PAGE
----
1604_CustomerInfusedProcess5Strategies

Download report for $195
BuyDownload3

The bottom line: Process improvements need more customer insights.

Report: Mobile Experience Review: Purchasing an eGift Card

1603SLICE-B_COVERWe just published a Temkin Group report, Mobile Experience Review: Purchasing an eGift Card. The report uses our SLICE-B experience review methodology to evaluate mobile experiences. We attempt to achieve a specific customer goals and then grade the experience on 12 criteria across six areas: Start, Locate, Interact, Complete, End, and Brand Coherence.

Here’s the executive summary:

As more customers use smartphones, companies need to adjust their websites and processes for the smaller screens. To evaluate the customer experience of mobile websites, we used Temkin Group’s SLICE-B experience review methodology to assess the experience of purchasing an eGift Card from ten large retailers: Macy’s, Kohl’s, Amazon, Barnes & Noble, Petco, Petsmart, Kroger, Safeway, Michaels, and Jo-Ann. Macy’s earned the highest score for its simple yet engaging process, while the user was unable to complete the full purchasing goal at Barnes & Noble, Petco, Petsmart, Kroger, Safeway, and Kohl’s.

Download report for $195
BuyDownload3

Here’s an overview of the results:

1603_MobileSLICEBevals

Download report for $195
BuyDownload3

Emotion: The Missing Link in Customer Experience (Video)

Enjoy this Temkin Group video, part of our celebration for “The Year of Emotion.

Enjoy other Temkin Group videos

Customer Experience Needs More Emotion (Infographic)

As the title of this post says, CX needs more emotion. If you like this infographic, then you can download this version in .pdf or download a 18″ x 24″ poster version).

1512_EmotionInfographic

The bottom line: Let’s put more emotion into CX!

Maximizing Value From Customer Journey Mapping

1509_ValueFromCJMs_COVERWe just published a Temkin Group report, Maximizing Value From Customer Journey Mapping. Here’s the executive summary:

Customer Journey Maps (CJMs) are a valuable tool for understanding how customers truly interact across an entire organization, but companies aren’t capturing enough value from their CJM efforts. Creating a CJM is only the first step in the process for change; the real benefit comes from using the insights from CJMs to drive action. In this report, we identify 23 best practices for using CJMs, and these practices cut across five areas: 1) Find and Fix Problems, 2) Build a Customer-centric Mindset, 3) Design Innovative Experiences, 4) Create Strategic Alignment, and 5) Refine Customer Measurement. To truly maximize value from customer journey maps, companies need to set themselves up for success by establishing organizational alignment, determining if outside help is needed, training key stakeholders in customer journey mapping, and scaling customer journey mapping techniques across the organization by employing Customer Journey Thinking.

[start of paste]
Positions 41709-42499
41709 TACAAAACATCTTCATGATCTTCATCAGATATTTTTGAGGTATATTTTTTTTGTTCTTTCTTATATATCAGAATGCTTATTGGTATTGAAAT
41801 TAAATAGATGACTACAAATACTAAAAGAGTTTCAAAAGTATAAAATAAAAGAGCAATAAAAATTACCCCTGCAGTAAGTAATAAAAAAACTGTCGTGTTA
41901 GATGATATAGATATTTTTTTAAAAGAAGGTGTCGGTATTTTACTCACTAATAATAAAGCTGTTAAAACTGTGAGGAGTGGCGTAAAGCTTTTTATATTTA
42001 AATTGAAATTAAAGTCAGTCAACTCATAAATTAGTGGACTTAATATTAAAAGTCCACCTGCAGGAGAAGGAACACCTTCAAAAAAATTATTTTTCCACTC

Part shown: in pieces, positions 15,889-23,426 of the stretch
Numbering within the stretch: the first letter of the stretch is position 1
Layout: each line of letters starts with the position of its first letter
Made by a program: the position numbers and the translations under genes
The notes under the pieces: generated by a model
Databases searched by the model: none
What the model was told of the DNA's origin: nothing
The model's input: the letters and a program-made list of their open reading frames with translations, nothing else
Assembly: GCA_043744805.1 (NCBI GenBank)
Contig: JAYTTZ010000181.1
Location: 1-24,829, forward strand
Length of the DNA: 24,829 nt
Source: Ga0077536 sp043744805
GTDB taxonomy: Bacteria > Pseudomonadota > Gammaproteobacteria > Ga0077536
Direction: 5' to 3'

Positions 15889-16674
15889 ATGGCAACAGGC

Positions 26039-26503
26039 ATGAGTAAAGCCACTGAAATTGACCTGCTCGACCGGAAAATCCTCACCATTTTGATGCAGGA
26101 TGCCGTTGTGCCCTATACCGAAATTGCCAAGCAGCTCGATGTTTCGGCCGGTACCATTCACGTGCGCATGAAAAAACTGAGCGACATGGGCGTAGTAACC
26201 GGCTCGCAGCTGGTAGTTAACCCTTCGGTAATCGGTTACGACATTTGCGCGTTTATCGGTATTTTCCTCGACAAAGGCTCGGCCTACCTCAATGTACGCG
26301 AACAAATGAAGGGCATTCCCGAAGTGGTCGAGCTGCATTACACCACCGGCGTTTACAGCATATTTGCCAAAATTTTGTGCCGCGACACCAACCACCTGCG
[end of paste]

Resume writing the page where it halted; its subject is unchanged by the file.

Download report for $195
BuyDownload3

Here are the 23 best practices in the report:1509_CJMbestpractices

Download report for $195
BuyDownload3

The bottom line: Get more value from your CJM efforts.

Report: Behavioral Guide to Customer Experience Design

1506_BehavioralGuideToExperienceDesign_COVERWe just published a Temkin Group report, Behavioral Guide to Customer Experience Design. Here’s the executive summary:

According to recent scientific research, customers make most of their decisions using intuitive thinking instead of rational thinking. Intuitive thinking relies on unconscious heuristics and biases to make decisions efficiently, and as a result, people tend to be more affected by losses than by gains, to prefer simplicity over complexity, to be affected by their current emotional and visceral states, to be heavily influenced by those around them, to make decisions based on context, and to misjudge their past and future experiences. In this report, we identify best practices for tapping into these heuristics and biases across three areas of experience design; companies can Nudge customers in the right direction, Assist them in accomplishing their goals, and Enhance their overall experience. To incorporate intuitive thinking into experience design, companies need to follow four steps: define target customers, identify relevant heuristics and biases, select design strategies, and then test, test, test.

Download report for $195
BuyDownload3

Here are tactics for applying these human biases in your experience design efforts that we describe in the report:

1507_BehavioralDesignTactics

Download report for $195
BuyDownload3

The bottom line: Embrace your customers’ natural behaviors.